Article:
SAN FRANCISCO --- Vernon Davis credits Tony Gonzalez for offering some tips over the years. They both can credit Jimmy Raye for giving them plenty of chances along the way.
Davis is taking on a bigger role for the San Francisco 49ers each week under Raye's direction as the team's seventh offensive coordinator in as many years. Gonzalez is the rock of stability in the Atlanta passing game.
These two could be central figures today when their teams face off at Candlestick Park. The 49ers (3-1) are on a roll and sitting atop the NFC West standings, the Falcons (2-1) are looking to bounce back from a 26-10 loss at New England before their bye week.
"See who outperforms who," Davis said with a grin. "Of course I'm going to step my game up."
Davis is tied for ninth among NFL tight ends with 17 receptions to go with three touchdowns, all in the past two games, and Gonzalez is one of three ranked 13th with 13 catches. He has two TDs and leads Atlanta with 160 yards receiving. Gonzalez also has gone 134 consecutive games with at least one catch.
Davis had a career-high seven receptions for 77 yards in his only game against the Falcons, a 20-16 Atlanta win in the teams' last meeting on Nov. 4, 2007.
Raye coached Gonzalez from 1998-2000 in Kansas City. Raye has ties to the Falcons, too, having served as wide receivers coach from 1980-82 and again from 1987-89.
He believes Davis could one day be considered among the top tight ends, right up there with Gonzalez.
"There are some similarities," Raye said. "Vernon, if he continues to progress and play the way he has played, I think he can develop into an upper-echelon player at that position. He has one of the great prerequisites to playing the position: He has wide receiver speed for his size. He's an excellent blocker. He's a problem for the defense in the middle of the secondary. ... And, his attitude has been good in that direction, so I would expect that to happen."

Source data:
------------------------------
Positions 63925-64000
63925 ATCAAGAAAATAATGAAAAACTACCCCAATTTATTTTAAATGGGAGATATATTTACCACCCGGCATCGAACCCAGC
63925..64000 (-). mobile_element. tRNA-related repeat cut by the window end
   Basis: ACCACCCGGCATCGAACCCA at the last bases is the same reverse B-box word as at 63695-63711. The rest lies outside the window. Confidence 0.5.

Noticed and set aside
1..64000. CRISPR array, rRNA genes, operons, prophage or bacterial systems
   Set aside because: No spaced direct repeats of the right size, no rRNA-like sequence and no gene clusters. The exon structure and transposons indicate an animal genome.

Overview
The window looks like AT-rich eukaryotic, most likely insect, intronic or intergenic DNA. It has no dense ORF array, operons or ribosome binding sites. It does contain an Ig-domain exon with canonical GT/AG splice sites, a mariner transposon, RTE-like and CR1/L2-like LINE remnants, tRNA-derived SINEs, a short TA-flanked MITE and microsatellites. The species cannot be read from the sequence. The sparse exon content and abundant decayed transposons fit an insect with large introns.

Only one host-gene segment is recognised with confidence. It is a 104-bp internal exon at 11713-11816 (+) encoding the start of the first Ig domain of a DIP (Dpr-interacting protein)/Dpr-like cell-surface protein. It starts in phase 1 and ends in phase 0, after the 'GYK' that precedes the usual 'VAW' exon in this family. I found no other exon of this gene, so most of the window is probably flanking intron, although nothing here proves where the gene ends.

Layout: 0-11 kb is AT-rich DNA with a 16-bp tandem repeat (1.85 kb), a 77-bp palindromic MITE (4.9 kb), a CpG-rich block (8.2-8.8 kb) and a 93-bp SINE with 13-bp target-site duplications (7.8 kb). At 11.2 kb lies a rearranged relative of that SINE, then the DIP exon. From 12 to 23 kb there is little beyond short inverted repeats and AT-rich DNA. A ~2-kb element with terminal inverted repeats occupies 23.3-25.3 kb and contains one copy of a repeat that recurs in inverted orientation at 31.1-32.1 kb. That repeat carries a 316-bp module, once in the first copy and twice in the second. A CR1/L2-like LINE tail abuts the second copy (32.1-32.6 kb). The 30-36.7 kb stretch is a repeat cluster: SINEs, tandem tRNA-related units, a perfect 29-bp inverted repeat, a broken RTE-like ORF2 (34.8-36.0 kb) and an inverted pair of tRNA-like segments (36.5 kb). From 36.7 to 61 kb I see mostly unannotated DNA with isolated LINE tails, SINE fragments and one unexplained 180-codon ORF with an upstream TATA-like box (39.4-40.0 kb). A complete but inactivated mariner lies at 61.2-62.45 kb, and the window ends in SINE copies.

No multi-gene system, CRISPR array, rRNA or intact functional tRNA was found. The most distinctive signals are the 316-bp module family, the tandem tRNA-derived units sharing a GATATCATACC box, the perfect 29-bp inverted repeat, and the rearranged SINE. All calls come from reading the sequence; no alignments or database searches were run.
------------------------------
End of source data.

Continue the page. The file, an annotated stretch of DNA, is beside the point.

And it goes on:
Gonzalez was a star college player at California in Berkeley and grew up watching and admiring the 49ers during their best years: Jerry Rice, Joe Montana, Roger Craig.
Former 49ers coach Steve Mariucci was at Cal for a short time with Gonzalez before leaving for the NFL.
"That was one of the teams I wanted to play for," Gonzalez recalled. "I remember thinking 'Man, I'd love to go there.' Jerry Rice was still there, Steve Young was still there. It was a pretty good football team. But, you know, times have changed."
Perhaps they have, but the 49ers are off to their best start since 2002 -- their last winning season -- and already consider themselves a playoff contender in coach Mike Singletary's first full season in charge.
There's a new mentality around this franchise, a winning mode based on Singletary's team-first philosophy. While Singletary provides Davis' biggest influence these days, he still appreciates Gonzalez's helpful words over the years.
"He'd always give me pointers on the game. I remember we'd always talk football," Davis said. "I know Gonzalez really well. We've met at a lot of places, charity events, things like that."